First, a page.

Author Illustrator Petr Horáček spoke to LoveReading4Kids about his recent appointment to the judging panel for the 2024 Klaus Flugge Prize. Here's what he had to say,

"The Klaus Flugge Prize is awarded annually to the most promising and exciting children’s book illustration newcomer. Being asked to be one of the judges, along with with Mariajo Ilustrajo (the winner of the 2023 Klaus Flugge Prize), Olivia Ahmad (artistic director at the Quentin Blake Centre for Illustration), Alex Forbes (founder of independent bookshop Fourbears Books) and chair Julia Eccleshare (director of The Hay Children’s Festival), was a great honour and of course a big responsibility.

As an illustrator I know how isolated you can feel when working on a book, locked in the studio for hours every day, for weeks, months. You can be completely focussed and engaged with your work, only hoping that at the end there will be someone who will appreciate it. Apart from this uncertainty and the worries which you bring on yourself, there can also be extra pressure from publishers, editors, and agents. An artist who is just starting a new career as an illustrator feels this pressure even more. That’s why an award such as the Klaus Flugge Prize is so important to new illustrators. To be noticed, to get that recognition at the start of your career is hugely important and much appreciated. 

Judging the nominated books and drawing up the shortlist was a great experience. I thought I was coming to the judging meeting well prepared. I thought I had a good idea about which of the longlisted books I liked the most and why. During the long and very lively meeting, I was quite surprised how much I had missed when looking at the books in the privacy of my studio and how my opinion about some of the work could change following discussion with others! Illustration is a very specific form of art so it shouldn’t be a surprise that each of us can have a different response, different opinion, different taste. Discussing the books with the fellow judges was incredibly inspiring for me. It made me look at some of the artwork again and from a different perspective. We chose a shortlist of six books from a longlist of seventeen and discussed each of the books thoroughly and with great care. Here’s our shortlist and some of my notes about each of the books we chose.

The Crown by Emily Kapff. This is a beautifully executed book. The illustrations are very engaging and I can imagine a child, or any reader in fact, spending a long time looking at it. It is a book which you could pick up again and again just to look at the artwork.

The Dream Book by Bia Melo. Bia’s illustrations have a vibrant energy and are fun to look at. I can see children looking at the book and wanting to pick up a pencil themselves, something I think is really important.

Henri and the Machine illustrated by Olga Shtonda. This is such a clever, funny and well-designed book. I like the graphically strong images which are in contrast to the loose drawing and collages full of texture.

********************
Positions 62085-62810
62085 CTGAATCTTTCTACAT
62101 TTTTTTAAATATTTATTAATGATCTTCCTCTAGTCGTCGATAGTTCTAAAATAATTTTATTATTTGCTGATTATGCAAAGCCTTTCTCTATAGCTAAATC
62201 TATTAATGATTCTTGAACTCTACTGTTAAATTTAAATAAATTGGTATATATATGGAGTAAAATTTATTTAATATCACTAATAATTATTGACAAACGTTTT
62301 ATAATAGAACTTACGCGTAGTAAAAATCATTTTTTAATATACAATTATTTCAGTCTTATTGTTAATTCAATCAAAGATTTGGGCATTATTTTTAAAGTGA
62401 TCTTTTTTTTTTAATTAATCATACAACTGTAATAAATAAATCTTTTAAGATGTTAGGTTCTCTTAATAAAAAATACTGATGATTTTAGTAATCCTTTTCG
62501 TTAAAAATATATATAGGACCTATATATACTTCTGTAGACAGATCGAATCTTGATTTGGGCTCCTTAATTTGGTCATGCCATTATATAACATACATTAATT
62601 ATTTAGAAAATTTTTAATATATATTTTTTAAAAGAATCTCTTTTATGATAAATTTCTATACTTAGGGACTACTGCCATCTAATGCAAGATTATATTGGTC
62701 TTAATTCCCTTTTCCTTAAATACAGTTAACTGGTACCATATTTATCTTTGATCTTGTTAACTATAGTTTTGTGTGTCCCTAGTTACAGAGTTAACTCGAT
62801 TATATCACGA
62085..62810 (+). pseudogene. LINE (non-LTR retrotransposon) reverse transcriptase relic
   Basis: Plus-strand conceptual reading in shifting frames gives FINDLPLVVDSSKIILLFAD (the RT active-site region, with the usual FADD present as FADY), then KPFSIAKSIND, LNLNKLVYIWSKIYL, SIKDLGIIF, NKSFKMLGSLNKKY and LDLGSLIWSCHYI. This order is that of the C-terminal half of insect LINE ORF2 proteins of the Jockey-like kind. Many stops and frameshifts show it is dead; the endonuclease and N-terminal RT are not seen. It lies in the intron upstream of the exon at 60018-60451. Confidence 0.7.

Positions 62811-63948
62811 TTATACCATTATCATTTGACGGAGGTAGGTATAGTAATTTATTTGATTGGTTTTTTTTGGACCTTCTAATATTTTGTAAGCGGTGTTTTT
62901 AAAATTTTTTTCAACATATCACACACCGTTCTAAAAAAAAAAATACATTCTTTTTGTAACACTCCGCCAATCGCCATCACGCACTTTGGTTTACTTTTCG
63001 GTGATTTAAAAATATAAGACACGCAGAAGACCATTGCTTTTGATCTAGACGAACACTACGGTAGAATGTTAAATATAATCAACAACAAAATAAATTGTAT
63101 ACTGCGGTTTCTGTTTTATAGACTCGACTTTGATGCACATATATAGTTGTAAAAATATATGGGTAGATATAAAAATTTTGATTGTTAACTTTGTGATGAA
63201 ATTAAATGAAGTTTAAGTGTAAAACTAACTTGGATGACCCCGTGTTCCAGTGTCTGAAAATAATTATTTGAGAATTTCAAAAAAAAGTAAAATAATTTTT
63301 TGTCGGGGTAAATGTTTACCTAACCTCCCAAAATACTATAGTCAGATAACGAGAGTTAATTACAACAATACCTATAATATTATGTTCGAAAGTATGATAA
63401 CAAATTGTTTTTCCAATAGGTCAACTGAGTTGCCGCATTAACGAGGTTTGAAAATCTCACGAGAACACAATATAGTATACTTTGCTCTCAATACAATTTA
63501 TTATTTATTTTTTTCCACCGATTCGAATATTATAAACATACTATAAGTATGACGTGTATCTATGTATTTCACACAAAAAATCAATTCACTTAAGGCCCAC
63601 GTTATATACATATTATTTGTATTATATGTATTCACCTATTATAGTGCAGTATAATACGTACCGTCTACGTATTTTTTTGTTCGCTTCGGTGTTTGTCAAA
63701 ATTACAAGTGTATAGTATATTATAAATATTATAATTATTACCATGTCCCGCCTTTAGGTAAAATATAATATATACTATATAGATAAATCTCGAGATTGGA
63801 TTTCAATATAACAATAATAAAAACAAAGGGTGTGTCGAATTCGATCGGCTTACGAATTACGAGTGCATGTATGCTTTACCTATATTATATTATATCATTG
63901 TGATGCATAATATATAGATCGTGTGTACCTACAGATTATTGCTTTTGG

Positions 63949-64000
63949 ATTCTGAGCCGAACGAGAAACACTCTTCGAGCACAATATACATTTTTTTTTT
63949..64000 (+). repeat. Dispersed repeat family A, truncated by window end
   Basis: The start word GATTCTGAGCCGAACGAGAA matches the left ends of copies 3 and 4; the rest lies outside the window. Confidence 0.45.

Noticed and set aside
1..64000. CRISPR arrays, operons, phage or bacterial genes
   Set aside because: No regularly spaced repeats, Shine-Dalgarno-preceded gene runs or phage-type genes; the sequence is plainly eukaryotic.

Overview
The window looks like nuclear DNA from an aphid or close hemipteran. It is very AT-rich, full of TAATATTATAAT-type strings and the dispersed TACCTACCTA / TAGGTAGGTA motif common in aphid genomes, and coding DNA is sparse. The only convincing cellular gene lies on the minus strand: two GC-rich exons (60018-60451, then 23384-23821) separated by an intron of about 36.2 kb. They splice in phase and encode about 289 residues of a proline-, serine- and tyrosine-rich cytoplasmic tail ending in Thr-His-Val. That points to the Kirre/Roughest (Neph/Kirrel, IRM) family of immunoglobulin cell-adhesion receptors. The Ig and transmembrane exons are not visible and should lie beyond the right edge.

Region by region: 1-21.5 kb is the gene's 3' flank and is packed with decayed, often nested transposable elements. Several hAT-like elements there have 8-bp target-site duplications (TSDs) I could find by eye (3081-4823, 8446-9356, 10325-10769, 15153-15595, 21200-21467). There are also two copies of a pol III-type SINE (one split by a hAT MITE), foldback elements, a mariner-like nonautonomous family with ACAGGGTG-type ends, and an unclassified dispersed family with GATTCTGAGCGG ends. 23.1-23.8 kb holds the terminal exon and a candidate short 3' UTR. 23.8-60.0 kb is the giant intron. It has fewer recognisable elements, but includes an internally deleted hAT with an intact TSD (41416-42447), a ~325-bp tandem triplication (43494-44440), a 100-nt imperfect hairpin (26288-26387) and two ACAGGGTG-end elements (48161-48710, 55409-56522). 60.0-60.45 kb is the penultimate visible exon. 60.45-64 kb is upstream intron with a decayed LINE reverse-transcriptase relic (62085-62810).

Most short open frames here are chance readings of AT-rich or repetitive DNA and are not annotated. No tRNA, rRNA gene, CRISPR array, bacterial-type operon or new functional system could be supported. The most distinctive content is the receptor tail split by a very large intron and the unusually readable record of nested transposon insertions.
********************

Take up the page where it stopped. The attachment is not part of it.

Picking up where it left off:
Farah Loves Mangos by Sarthak Sinha. This is another playful, very funny book with illustrations that tell the story very well.  

Bright Stars of Black British History illustrated by Angela Vives. You might not see this as a picture book as such, but the illustrations are vital to its success and are very engaging and beautiful. They manage to be delicate and bold at the same time. Just looking at the pictures makes you to want to read the book.

The Fossil Hunter by Kate Winter. This is an incredibly complex work where the text and the illustrations are in perfect balance. The illustrations have great energy and atmosphere and are full of interesting details.

Our shortlist is wonderfully varied as I’m sure you’ll agree! In the end, only one book will be chosen as the winner, but just being shortlisted for this prestigious award is a great achievement and I congratulate all the illustrators on the list. I’m glad too that their work and that of the longlisted illustrators is receiving lots of attention, not just from publishers, teachers and librarians, but also from the public and indeed everyone who loves art and picture books. The illustrators and their work truly deserve it." 

Petr Horácek grew up on the outskirts of Prague. From the age of 15-19 he studied at the High School of Art in Prague. The school specialised mainly in design. From age 19 Peter worked in a state design studio for two years and then studied painting at the Academy of Fine Art in Prague from 1988. He graduated as a Master of Fine Art in 1994. Petr met his English wife Claire and in 1995 when they were both students and they moved to England.

Petr started to write and illustrate books soon after his first child was born. The first books Strawberries are Red and What is Black and White? were published in 2001 and he received the Books For Children Newcomer Award in the same year. Since then, Petr has written and illustrated many books for children including Puffin Peter, Blue Penguin and his latest book Tiny Owl’s Scary Day published Autumn 2023.  

Petr has won awards for his books in Britain, USA and Holland and has travelled all over the world doing events in schools and festivals. 

Petr loves going into schools and making art with children and encouraging them to send him their artwork. He believes that picture books are for everyone and that good picture books don’t just teach children to be readers, but develop a child’s imagination, encourage creativity and teaching them to be observant and investigative too.

Petr lives in Worcester, England with his wife Claire and has two grown-up daughters.

More about his books and paintings can be found on

Instagram: p.horacek_

Find out more about the Klaus Flugge Prize.

Click on the shortlisted books below to buy, read our expert reviews and download an extract.